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No phone, no lifeline: Australia's immigration detention could soon become even crueler.

There are currently 1458 people being held in Australia's immigration detention facilities.

Many of these people are asylum seekers, people who have broken no law, yet find themselves indefinitely detained in prison-like conditions in the country they hoped would offer them safety and sanctuary. 

The average time spent there? 553 days.

This week, these people could have their lifeline to the outside world — their mobile phones — stripped from them, as federal parliament debates a controversial change to the law.

Watch: Hani found solace through poetry while detained on Christmas Island.


Video via Mamamia


The proposed amendments to the Migration Act would allow Home Affairs Minister Peter Dutton to prohibit people in immigration detention from possessing certain items, including sim cards, mobile phones and other internet-capable devices. 

It would also grant detention staff new powers to search detainees without a warrant and would allow strip searches and detector dogs within the centres.

Why?

The government claims that some people in detention are using mobiles to organise criminal activities, coordinate escape efforts and to threaten other detainees and staff. It argues that granting staff extended powers is necessary to provide "a safe and secure environment" for them, detainees and any visitors.

A similar justification was given by the government in February 2017 when mobile phones were last prohibited. Albeit briefly.

After a successful challenge by the National Justice Project, the Federal Court ruled in 2018 that government officials could not mandatorily take property, including mobile phones, from people in immigration detention. 

On top of that, the Australian Human Rights Commission determined the following year that the reintroduction of mobile phones had a significant positive impact.

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Detention staff reported that only a small portion of detainees used their devices inappropriately, meanwhile both staff and detainees reported that increased contact with family members was beneficial to the mental health and wellbeing of those detained.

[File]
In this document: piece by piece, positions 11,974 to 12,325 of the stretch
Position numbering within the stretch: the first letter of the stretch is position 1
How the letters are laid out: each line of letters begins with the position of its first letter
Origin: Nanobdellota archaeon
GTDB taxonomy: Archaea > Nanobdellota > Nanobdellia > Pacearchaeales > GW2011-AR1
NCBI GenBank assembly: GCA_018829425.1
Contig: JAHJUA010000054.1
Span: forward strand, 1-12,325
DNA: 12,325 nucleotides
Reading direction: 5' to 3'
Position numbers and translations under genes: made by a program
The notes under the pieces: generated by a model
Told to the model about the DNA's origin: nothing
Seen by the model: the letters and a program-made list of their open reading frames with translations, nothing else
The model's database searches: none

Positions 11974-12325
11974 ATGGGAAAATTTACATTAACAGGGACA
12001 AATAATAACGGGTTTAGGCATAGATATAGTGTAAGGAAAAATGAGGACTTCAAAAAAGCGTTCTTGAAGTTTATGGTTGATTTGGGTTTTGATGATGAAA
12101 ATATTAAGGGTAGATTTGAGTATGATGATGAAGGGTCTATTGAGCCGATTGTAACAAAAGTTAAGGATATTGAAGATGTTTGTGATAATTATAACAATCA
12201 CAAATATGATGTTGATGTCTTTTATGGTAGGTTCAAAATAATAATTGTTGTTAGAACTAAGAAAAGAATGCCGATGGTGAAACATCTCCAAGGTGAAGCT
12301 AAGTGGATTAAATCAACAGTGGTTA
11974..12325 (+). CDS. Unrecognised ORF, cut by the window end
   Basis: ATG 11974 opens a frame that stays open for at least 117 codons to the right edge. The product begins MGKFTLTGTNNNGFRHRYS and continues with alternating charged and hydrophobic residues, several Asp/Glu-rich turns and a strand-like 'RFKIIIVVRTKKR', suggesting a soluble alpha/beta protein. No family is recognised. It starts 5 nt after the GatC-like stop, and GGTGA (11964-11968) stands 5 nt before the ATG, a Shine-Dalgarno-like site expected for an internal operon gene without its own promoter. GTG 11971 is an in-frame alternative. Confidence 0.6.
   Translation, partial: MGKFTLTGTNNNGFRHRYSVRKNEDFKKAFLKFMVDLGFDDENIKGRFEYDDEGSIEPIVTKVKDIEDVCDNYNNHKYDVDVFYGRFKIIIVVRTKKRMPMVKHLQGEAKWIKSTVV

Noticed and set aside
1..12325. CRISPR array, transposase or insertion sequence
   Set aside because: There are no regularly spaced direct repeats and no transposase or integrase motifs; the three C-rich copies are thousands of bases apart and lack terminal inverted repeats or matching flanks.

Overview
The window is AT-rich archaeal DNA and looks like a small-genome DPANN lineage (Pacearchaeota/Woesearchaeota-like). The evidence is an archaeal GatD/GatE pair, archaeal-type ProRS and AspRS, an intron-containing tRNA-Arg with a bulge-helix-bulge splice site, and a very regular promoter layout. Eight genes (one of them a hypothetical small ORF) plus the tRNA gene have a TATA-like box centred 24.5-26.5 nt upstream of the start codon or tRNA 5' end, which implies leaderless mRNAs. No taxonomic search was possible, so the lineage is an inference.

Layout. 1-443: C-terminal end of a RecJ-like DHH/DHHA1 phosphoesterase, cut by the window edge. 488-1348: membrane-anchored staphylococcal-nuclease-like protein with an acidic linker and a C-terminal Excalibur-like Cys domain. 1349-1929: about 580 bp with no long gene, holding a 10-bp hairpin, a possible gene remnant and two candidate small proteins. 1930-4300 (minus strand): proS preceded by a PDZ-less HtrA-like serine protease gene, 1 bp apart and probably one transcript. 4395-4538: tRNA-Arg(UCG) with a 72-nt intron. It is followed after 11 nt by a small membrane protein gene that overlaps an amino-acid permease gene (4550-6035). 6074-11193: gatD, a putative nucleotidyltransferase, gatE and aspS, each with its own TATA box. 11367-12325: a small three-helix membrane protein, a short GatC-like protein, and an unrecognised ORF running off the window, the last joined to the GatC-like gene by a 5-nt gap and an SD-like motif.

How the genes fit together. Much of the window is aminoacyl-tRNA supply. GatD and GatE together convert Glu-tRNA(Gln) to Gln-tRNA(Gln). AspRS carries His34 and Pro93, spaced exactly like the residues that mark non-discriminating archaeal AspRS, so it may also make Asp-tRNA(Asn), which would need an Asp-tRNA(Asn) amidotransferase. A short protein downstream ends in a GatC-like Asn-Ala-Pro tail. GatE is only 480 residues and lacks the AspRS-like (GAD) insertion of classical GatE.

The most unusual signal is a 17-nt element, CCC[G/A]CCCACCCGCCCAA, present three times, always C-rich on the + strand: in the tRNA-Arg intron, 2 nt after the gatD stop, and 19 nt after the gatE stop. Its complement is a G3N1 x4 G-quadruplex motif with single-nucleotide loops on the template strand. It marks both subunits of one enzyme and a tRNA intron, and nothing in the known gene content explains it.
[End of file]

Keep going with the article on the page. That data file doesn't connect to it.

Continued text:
That should not be underestimated.

People in immigration detention are 200 times more likely to self harm than those in the wider Australian community; a risk that drops dramatically when they are placed in community detention.

Yet because a small number of people are doing the wrong thing, the government is seeking the power to limit hundreds more from how and when they can contact loved ones, lawyers, case supervisors, mental health support services, media, or anyone else in the outside world.

This, at a time when outside visitors have been banned from detention facilities due to the COVID-19 pandemic.

And this, just weeks after the Commonwealth Ombudsman noted that "there appears to be an increasing tendency across the immigration detention network for force to be used to resolve conflict or non-compliant behaviour as the first rather than last choice."

With the Ombudsman now blocked from visiting centres (again, COVID-19) there is concern that this proposed bill would only make it more difficult for people in detention to report harm or mistreatment by staff.

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Human rights organisations and refugee advocates have certainly expressed their alarm.

"Immigration detention facilities are administrative and are not supposed to be punitive," said Elaine Pearson, Director of Human Rights Watch Australia. "Giving private security guards and immigration officials police-like powers to conduct searches on very broad and vague grounds without sufficient oversight or judicial review is a recipe for disaster."

The Law Council of Australia added, "It is of great concern that the government is proposing a Bill in which all detainees may prevented from possessing vitally important everyday items because of the criminal activity of a few.

"The Law Council firmly believes that if criminal activity is found to be taking place, then the police should be called, and standard criminal law processes should be followed. This is the normal process across Australian jurisdictions."

A petition launched by the Asylum Seeker's Resource Centre calling on MPs to vote against the amendment has so far amassed more than 44,000 signatures.

The Bill is currently before the House of Representatives.

Feature image: AAP.

If you think you may be experiencing depression or another mental health problem, please contact your general practitioner. If you're based in Australia, please contact Lifeline on 13 11 14 for support or beyondblue on 1300 22 4636.

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